By Sandee LaMotte, CNN
Taking daily vitamin D and fish oil supplements may help protect older adults from developing autoimmune disorders such as rheumatoid arthritis, psoriasis, thyroid diseases and polymyalgia rheumatica, an inflammatory disease that causes muscle pain and stiffness in the shoulders and hips, a new study found.
People age 50 and older taking 2,000 IU (International Units) of vitamin D3 for over five years had a 22% lower relative rate of confirmed autoimmune diagnoses, said study author Dr. Karen Costenbader, a professor of medicine at Harvard Medical School in the division of Rheumatology, Inflammation and Immunity and the director of the lupus program at Brigham and Women’s Hospital in Boston.
That dosage is two to three times the recommended daily dose of vitamin D for adults, which is 600 IU for people up to 69 years old and 800 IU for those age 70 and up, according to the National Institutes of Health.
Once people had been taking vitamin D for at least two years, the prevention rate from autoimmune disorders rose to 39%, according to the study, published Wednesday in the journal BMJ.
The study also found a possible link between taking 1,000 milligrams of omega-3 fatty acid (fish oil) and a reduction in autoimmune disorders, but the association was not statistically significant until possible cases of autoimmune disease — not just confirmed cases — were factored into the analysis.
However, the study did find that taking both vitamin D and omega-3 fatty acid supplements, versus the placebo alone, decreased autoimmune disease by about 30%.
Vitamin D toxicity
People should not just run out and start popping vitamin D pills to boost their chances of avoiding autoimmune disease, Costenbader warned, as there are significant consequences to taking too much of the supplement.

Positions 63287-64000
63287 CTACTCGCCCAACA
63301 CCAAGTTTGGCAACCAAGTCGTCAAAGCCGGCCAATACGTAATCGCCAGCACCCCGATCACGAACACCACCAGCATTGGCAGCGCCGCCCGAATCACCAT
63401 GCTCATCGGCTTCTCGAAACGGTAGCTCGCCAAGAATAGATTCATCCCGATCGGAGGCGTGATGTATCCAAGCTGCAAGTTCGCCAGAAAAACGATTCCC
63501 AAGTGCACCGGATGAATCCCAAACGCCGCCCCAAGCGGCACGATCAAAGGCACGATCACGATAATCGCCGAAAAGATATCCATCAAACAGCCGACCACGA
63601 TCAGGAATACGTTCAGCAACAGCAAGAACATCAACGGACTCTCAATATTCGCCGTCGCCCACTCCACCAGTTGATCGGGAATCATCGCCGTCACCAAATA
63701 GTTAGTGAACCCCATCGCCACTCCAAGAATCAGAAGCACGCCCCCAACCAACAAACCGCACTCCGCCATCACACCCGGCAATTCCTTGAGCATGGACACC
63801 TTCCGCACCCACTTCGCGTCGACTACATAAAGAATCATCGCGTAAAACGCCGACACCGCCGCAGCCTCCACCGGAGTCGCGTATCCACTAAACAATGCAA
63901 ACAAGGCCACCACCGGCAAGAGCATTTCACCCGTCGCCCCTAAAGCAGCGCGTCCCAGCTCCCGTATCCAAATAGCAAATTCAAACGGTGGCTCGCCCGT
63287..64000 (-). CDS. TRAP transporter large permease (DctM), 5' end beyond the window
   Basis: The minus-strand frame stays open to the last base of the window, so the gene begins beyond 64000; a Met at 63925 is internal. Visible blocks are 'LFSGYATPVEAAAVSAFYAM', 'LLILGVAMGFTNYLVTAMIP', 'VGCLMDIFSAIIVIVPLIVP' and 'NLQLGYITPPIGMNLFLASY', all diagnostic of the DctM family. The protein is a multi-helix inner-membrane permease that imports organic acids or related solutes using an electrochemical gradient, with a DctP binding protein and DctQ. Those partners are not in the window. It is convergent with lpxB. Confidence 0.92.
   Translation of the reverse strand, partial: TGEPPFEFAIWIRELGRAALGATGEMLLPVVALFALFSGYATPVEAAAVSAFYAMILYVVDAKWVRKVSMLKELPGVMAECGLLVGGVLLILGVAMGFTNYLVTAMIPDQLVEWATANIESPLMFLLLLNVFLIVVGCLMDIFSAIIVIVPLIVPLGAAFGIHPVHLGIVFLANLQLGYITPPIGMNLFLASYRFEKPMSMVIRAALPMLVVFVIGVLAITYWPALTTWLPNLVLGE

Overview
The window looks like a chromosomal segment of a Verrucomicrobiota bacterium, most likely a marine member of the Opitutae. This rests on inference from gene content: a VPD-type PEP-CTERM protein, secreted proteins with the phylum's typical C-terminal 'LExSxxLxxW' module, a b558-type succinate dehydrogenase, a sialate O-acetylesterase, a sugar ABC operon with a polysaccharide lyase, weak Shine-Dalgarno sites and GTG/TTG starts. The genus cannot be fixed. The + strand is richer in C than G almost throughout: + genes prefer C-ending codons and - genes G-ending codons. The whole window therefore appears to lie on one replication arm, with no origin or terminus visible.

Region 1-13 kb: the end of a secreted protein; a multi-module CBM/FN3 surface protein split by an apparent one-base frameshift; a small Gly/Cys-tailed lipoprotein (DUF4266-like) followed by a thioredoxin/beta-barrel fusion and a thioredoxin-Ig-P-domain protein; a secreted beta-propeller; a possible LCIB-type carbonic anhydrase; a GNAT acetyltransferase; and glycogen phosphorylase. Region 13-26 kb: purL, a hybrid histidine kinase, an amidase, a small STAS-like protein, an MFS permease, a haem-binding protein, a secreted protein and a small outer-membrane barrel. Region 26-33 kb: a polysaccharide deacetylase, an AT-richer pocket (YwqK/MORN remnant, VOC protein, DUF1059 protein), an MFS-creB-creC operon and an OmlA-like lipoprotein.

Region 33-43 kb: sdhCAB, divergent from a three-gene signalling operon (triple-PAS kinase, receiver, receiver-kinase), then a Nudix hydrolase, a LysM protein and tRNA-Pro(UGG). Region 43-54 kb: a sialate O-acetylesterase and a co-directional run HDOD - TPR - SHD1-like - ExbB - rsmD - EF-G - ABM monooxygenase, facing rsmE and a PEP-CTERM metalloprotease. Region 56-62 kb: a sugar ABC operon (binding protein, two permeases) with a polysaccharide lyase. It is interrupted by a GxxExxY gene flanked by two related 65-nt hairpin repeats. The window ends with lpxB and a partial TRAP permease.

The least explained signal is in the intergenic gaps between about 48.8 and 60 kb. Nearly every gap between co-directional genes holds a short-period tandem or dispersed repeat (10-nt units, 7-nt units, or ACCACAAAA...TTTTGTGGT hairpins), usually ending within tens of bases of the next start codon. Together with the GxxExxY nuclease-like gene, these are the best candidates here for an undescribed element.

Unlike water-soluble vitamins, which the body can easily eliminate, vitamin D is stored in the fat cells of the body and can build up to toxic levels, leading to bone pain and kidney damage.
Because the body makes vitamin D when the skin is exposed to sunshine, and milk and other foods like cereals are often fortified with vitamin D, many experts say healthy, younger people are not likely to require vitamin D supplements, especially in amounts over the recommended level of 600 IU/day.
Levels do drop in older age, but “I would say everybody should talk to their doctor first before taking 2000 international units of vitamin D on top of whatever else you’re taking,” Costenbader said. “And there are certain health problems such as kidney stones and hyperparathyroidism (a rise in calcium levels), where you really shouldn’t be taking extra vitamin D.”
The body attacks itself
Costenbader’s study analyzed 25,871 men and women age 50 and older who were participating in VITAL, a randomized, double-blind, placebo-controlled research study designed to see whether taking daily dietary supplements of vitamin D3 (2000 IU) or omega-3 fatty acids (1,000 mg of Omacor fish oil) would reduce the risk for developing cancer, heart disease and stroke in people with no prior history of these illnesses.
That trial showed no benefits from the extra supplementation in preventing either cardiovascular disease or cancer.
Because prior research has shown both vitamin D and omega-3 fatty acids derived from seafood can have a positive effect on inflammation and immunity in autoimmune disorders, Costenbader decided to use the same trial to investigate whether the supplements might prevent such diseases.
Autoimmune disease occurs when the body’s natural defense system suddenly sees normal cells as invaders and begins destroying those cells by mistake. In rheumatoid arthritis, for example, the immune system attacks the lining of joints, creating inflammation, swelling and pain. With psoriasis, overactive T-cells — which are among the body’s best defenders — cause inflammation that creates raised, scaly patches on the skin.
In Type 1 diabetes, the body’s defenders destroy the insulin-producing cells of the pancreas. There’s even some evidence to show that inflammation throughout the body might be part of the progression of Type 2 diabetes.
Autoimmune disorders can develop at any stage of life but do appear more among older adults, particularly women, Costenbader said.
More research needed
To date, no large randomized clinical trials (considered the gold standard of research) had investigated whether fish oil and vitamin D could actually prevent the development of autoimmune diseases.
“This is the first direct evidence in older adults that taking vitamin D or omega-3 fatty acids — or a combination — for five years reduces autoimmune disease incidence, with more pronounced effect after two years of supplementation,” Costenbader said.
At five years into the research, the study could not tease apart which of the 80 or more autoimmune diseases might benefit most from vitamin D and fish oil supplements, Costenbader said, but research is continuing. The study is now in its seventh year, she said. and more data should be released in the future.
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